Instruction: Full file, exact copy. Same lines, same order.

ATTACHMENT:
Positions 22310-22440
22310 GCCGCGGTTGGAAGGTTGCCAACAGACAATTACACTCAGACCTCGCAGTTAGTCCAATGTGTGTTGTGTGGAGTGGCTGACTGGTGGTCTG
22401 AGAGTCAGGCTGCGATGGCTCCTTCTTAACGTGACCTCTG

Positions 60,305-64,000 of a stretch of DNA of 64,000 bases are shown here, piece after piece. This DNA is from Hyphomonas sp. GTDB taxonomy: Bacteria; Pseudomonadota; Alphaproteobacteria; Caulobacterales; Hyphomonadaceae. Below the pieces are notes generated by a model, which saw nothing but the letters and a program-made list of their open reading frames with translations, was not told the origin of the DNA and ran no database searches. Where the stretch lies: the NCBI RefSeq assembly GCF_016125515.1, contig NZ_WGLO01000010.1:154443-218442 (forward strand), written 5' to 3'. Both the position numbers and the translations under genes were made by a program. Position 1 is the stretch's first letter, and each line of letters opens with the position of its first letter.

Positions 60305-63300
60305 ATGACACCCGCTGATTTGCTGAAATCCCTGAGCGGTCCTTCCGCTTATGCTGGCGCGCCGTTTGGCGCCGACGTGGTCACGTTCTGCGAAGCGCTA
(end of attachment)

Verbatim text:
Positions 22310-22440
22310 GCCGCGGTTGGAAGGTTGCCAACAGACAATTACACTCAGACCTCGCAGTTAGTCCAATGTGTGTTGTGTGGAGTGGCTGACTGGTGGTCTG
22401 AGAGTCAGGCTGCGATGGCTCCTTCTTAACGTGACCTCTG

Positions 60,305-64,000 of a stretch of DNA of 64,000 bases are shown here, piece after piece. This DNA is from Hyphomonas sp. GTDB taxonomy: Bacteria; Pseudomonadota; Alphaproteobacteria; Caulobacterales; Hyphomonadaceae. Below the pieces are notes generated by a model, which saw nothing but the letters and a program-made list of their open reading frames with translations, was not told the origin of the DNA and ran no database searches. Where the stretch lies: the NCBI RefSeq assembly GCF_016125515.1, contig NZ_WGLO01000010.1:154443-218442 (forward strand), written 5' to 3'. Both the position numbers and the translations under genes were made by a program. Position 1 is the stretch's first letter, and each line of letters opens with the position of its first letter.

Positions 60305-63300
60305 ATGACACCCGCTGATTTGCTGAAATCCCTGAGCGGTCCTTCCGCTTATGCTGGCGCGCCGTTTGGCGCCGACGTGGTCACGTTCTGCGAAGCGCTA